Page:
21st Regiment

Group of Officers, 21st Regiment C.V. Infantry, Company D (The Story of the Twenty-first Regiment, Connecticut Volunteer Infantry, During the Civil War. 1861-1865. Middletown, Conn.: Press of the Stewart Printing Co., 1900)

Of the one-hundred and forty-eight citizens of Mansfield who served during the Civil War, forty-one of them saw action with the 21st. The 21st volunteer infantry was commissioned on September 5th, 1862 with a complement of 965 recruits, a number that would later swell to 1,023. After brief and uneventful tours with the 9th Corps, and the 7th Corps, the 21st regiment first saw significant action with the 18th Corps.

On May 16th, 1864 the 21st Regiment occupied the right side of the Union line during the Battle of Drewry’s Bluff. Several hours of hard fighting ensued when Confederate forces attacked under the cover of heavy fog in an effort to capture a railroad line linking Richmond and Petersburg. Unable to hold against the Confederate advance, the 21st Regiment and other elements of the 1st Division were forced to retreat and relinquish the railroad to the Confederate forces. The 21st regiment sustained its heaviest losses of the war during this battle with 79 wounded, 23 captured, and 16 killed including one Mansfield citizen.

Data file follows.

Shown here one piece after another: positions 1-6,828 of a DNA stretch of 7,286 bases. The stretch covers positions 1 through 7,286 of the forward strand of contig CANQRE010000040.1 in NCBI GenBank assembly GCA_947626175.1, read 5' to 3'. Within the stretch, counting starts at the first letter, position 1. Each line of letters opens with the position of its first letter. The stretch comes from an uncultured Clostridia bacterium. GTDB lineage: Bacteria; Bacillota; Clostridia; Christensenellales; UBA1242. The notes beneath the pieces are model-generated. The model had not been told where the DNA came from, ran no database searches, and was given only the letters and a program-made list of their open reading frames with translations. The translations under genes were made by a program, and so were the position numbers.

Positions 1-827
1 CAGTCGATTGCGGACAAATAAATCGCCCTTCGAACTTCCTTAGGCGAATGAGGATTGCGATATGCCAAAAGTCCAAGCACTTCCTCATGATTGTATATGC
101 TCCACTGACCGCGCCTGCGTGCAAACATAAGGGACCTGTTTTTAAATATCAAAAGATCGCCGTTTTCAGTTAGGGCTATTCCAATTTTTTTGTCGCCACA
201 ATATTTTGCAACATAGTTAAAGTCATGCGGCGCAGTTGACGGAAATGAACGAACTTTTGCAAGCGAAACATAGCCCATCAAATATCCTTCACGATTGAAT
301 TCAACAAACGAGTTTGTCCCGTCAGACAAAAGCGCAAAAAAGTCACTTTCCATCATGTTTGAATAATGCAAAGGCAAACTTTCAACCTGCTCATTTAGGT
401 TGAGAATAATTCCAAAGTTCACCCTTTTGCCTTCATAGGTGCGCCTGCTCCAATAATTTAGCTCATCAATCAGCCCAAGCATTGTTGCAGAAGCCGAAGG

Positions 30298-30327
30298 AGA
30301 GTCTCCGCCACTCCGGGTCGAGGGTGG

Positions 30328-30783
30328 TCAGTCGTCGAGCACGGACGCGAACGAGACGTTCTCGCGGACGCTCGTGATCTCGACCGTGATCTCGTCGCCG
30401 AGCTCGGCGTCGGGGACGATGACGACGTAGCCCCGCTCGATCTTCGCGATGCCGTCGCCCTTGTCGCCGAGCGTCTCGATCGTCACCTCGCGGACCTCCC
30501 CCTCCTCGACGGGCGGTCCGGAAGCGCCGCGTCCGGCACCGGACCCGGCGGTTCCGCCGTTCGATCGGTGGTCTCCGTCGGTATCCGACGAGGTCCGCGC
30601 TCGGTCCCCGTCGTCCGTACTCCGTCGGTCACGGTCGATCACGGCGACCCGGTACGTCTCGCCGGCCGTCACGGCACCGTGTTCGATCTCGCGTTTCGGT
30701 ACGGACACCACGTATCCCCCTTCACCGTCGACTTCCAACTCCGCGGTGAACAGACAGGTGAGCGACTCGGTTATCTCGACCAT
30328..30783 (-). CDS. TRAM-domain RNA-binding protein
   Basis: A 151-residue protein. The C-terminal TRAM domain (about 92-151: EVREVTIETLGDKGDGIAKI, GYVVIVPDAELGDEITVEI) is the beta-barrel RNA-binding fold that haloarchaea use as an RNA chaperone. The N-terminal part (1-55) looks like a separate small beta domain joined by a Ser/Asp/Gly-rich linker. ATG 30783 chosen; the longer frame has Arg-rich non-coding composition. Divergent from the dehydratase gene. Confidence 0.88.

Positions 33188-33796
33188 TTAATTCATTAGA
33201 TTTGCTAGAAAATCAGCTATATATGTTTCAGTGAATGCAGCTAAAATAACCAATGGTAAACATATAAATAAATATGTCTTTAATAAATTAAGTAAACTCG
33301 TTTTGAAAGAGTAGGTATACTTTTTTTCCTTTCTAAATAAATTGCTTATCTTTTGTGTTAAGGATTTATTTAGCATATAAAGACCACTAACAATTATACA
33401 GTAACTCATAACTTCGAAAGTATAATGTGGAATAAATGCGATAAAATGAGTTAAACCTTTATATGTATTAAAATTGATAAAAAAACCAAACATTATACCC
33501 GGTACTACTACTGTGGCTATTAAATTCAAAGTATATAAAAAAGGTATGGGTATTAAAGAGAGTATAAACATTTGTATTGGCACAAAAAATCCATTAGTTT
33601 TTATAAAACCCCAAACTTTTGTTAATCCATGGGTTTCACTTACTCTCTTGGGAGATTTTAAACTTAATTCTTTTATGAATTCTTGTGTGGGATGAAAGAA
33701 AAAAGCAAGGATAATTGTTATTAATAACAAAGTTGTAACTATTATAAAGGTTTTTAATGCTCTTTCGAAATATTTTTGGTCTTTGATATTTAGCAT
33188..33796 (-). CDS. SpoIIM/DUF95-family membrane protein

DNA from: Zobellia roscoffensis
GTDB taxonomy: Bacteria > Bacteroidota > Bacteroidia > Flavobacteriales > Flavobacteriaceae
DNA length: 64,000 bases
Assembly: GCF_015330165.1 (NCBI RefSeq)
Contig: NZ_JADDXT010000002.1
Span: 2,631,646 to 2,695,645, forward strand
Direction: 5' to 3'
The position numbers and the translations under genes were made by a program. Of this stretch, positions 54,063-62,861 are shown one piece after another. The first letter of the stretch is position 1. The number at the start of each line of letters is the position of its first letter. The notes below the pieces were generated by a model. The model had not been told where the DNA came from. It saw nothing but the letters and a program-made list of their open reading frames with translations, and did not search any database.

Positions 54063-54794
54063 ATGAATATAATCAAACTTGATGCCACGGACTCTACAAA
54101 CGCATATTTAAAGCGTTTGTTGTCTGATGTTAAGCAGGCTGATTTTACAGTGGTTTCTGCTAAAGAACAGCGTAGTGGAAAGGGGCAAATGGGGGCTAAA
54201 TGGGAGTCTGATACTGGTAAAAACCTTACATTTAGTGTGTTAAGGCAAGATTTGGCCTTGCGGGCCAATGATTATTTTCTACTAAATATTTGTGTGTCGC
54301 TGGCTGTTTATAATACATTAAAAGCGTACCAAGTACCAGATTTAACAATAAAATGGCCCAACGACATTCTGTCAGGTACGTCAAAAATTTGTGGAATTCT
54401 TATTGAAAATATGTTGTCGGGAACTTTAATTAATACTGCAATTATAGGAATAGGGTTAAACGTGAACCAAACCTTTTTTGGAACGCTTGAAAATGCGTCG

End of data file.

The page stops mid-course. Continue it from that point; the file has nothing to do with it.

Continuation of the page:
Following the retreat from Drewry’s Bluff, the 21st traveled to White House Landing where it would support the Army of the Potomac in several engagements near Cold Harbor beginning on May 29th and running through June 9th. After the evacuation of Cold Harbor, a large Union force including the 21st regiment advanced on Petersburg. After supporting an initial charge against the Confederate lines on June 17th, the 21st regiment was relegated to a reserve role, and performed picket and skirmish duties for the next 3 weeks. During this time a total of 49 casualties were incurred.

The battle at Petersburg proved to be the final major engagement for the 21st Infantry Regiment during the war. After Petersburg, the regiment participated in a raid on Fredricksburg on March 4th 1865 intended to curb the trade of tobacco for supplies by the Confederate Army. The 21st was among the first infantry troops to enter Richmond on April 3, 1865.
The service of the 21st Connecticut Volunteer Infantry in the Union Army was officially ended on June 16th 1865. A week later the regiment arrived home in New Haven before later attending a celebration at the State House in Hartford. All members of the 21st regiment were finally discharged and the regiment formally was disbanded on July 6th 1865.

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